Harmful lifecycle of textile industry

Harmful lifecycle of textile industry


In recent years, international advocacy efforts have motivated many companies within the fashion industry to become more sustainable. These efforts have also led to a heightened awareness for the general populace regarding the importance of sustainable purchasing. However, globally, overall consumption is still increasing, and the significant environmental impacts resulting from clothing production, use, and disposal have not been adequately addressed. As it is noted by Morgan McFall-Johnsen for Business Insider US, “The fashion industry emits more carbon than international flights and maritime shipping combined.”

At the production stage, the fashion industry contributes to environmental degradation in a variety of ways. One tenth of global carbon emissions are attributable to fashion production. Water usage by this industry is far from sustainable, with approximately 700 gallons of water required to produce a cotton shirt, and nearly three times that amount needed to make a pair of jeans. Farming of the cotton used in these products is very water intensive and has led to the dwindling of fresh water sources. And polyester, found in the majority (60%) of garments, fares no better when it comes to sustainability; the production of polyester results in 2-3 times more carbon emissions than cotton. Another aspect of textile production that leads to detrimental environmental impacts is the dyeing process – the often improper disposal of these substances significantly contributes to water pollution, with a fifth of industrial water pollution coming from the fashion industry.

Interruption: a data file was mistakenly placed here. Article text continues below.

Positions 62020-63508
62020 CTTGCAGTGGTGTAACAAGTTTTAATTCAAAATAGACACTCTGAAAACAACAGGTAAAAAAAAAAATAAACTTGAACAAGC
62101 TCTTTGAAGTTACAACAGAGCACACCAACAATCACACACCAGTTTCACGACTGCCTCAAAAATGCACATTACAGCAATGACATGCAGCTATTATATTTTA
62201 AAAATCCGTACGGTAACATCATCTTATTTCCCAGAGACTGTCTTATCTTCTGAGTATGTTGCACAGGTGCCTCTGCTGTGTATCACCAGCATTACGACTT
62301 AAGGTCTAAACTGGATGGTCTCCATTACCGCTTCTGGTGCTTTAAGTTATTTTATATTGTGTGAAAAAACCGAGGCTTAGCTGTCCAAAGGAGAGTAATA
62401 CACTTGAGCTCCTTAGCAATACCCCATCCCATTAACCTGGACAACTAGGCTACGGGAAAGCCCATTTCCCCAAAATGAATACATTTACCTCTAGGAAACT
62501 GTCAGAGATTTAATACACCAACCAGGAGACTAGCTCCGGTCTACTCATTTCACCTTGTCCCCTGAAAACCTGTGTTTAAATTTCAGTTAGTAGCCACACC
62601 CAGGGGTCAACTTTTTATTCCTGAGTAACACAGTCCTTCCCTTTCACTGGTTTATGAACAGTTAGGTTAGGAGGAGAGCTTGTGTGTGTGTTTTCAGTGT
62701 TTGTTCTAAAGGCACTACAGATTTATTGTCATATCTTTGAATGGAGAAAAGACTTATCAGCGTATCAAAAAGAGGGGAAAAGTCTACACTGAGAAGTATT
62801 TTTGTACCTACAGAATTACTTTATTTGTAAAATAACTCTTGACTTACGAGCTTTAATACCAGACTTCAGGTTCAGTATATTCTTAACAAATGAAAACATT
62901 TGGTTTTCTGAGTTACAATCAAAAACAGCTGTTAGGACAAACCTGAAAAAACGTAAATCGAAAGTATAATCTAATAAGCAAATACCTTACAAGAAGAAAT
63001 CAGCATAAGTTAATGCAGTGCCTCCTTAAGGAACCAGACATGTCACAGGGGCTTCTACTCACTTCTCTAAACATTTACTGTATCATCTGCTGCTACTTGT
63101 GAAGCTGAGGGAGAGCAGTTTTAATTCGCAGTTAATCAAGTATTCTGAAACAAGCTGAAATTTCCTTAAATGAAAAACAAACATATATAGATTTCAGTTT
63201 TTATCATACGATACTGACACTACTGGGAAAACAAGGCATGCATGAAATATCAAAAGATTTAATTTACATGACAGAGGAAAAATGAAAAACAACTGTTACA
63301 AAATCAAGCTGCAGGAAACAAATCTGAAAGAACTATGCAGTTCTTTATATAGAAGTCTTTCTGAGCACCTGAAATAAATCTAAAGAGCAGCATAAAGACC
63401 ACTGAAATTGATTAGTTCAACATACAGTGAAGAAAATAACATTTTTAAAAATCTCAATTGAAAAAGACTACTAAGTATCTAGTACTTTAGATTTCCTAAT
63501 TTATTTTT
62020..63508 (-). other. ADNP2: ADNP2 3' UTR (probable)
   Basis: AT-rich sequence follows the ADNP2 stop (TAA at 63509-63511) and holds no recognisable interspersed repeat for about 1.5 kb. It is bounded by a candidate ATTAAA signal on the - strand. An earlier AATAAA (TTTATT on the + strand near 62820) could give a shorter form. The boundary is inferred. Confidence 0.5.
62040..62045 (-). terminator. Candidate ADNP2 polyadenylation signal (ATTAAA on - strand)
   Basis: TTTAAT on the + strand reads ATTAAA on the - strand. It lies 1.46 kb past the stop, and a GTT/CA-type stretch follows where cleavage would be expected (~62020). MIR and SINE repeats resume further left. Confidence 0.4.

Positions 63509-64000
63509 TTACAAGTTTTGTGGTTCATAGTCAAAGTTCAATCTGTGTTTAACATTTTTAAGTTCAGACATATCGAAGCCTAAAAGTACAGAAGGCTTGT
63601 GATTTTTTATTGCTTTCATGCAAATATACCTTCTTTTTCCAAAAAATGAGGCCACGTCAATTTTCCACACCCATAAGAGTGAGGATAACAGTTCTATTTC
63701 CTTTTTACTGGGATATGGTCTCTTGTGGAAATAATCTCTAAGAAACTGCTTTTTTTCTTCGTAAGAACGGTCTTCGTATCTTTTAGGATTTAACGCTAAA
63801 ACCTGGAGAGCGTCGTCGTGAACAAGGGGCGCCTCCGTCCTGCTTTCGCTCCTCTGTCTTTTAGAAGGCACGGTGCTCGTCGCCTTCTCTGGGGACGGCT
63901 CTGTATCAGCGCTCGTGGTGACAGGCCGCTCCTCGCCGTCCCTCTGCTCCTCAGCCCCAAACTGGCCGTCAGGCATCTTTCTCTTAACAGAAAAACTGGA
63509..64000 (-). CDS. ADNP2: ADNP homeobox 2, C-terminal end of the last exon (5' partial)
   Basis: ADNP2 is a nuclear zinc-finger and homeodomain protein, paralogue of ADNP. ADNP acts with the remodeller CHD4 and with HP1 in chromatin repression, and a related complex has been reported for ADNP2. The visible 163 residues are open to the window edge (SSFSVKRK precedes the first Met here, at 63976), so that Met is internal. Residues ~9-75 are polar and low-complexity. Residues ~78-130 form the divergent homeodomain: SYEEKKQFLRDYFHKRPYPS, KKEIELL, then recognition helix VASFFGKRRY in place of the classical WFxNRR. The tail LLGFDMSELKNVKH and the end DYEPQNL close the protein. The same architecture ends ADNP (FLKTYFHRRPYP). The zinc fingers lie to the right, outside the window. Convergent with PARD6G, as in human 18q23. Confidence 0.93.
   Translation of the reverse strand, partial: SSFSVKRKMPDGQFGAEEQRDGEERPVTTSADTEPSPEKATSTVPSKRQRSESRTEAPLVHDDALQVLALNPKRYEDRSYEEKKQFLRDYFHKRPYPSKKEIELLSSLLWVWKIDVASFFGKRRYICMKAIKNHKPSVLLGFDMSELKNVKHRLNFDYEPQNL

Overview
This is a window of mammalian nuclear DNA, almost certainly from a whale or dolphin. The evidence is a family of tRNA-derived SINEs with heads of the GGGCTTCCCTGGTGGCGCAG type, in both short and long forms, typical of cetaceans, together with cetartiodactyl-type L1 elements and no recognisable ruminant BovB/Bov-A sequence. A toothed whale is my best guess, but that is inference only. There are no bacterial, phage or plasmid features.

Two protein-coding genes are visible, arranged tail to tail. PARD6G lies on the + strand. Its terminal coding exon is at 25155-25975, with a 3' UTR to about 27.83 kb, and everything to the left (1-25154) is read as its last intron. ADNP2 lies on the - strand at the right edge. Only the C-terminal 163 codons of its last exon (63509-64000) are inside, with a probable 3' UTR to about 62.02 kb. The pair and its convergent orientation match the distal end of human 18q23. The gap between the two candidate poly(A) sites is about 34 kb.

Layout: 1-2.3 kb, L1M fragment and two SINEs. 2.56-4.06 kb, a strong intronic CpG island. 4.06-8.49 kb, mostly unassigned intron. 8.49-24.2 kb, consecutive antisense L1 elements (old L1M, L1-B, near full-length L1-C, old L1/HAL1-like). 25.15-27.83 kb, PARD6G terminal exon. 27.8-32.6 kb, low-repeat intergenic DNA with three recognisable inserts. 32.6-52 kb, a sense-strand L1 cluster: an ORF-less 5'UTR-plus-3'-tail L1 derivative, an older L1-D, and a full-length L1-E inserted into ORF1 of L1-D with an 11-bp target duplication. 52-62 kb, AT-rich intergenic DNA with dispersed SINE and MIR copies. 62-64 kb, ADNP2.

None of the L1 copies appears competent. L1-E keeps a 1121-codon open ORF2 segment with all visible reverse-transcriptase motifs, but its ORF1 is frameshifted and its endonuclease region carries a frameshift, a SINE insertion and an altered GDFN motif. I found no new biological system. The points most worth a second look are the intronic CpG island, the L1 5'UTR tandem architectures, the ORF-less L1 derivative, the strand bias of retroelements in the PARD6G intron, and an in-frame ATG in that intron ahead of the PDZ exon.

The environmental harms of the fashion industry extend well beyond production. The laundering of garments can lead to the release of micro-fibers and -plastics into aquatic environments, accounting for a significant amount of the plastic pollution in the world’s oceans. 

The end of a garment’s life cycle does not represent the end of its environmental impact. Every second as much as a garbage truck full of clothes is disposed of, primarily in landfills or through incineration. And many garments go directly from the production stage to disposal – approximately 85% end up in landfills without being used. This waste is the consequence of the desire of and competition between garment manufacturers to deliver unlimited choice to consumers. The average number of annual collections released by fashion companies has more than doubled since 2000. And this, in turn, has resulted in an increase in purchasing by the general public – the average consumer bought 60% more clothing items in 2014 than they did at the turn of the century, causing further waste, as items end up worn for a shorter amount of time and are discarded sooner. 

In the absence of significant industry improvement, the fashion sector could account for more than a quarter of global emissions by 2050. Averting this outcome will require concerted efforts by advocates and consumers to push corporations toward environmental responsibility, from production to disposal.

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Written by Olga Speranskaya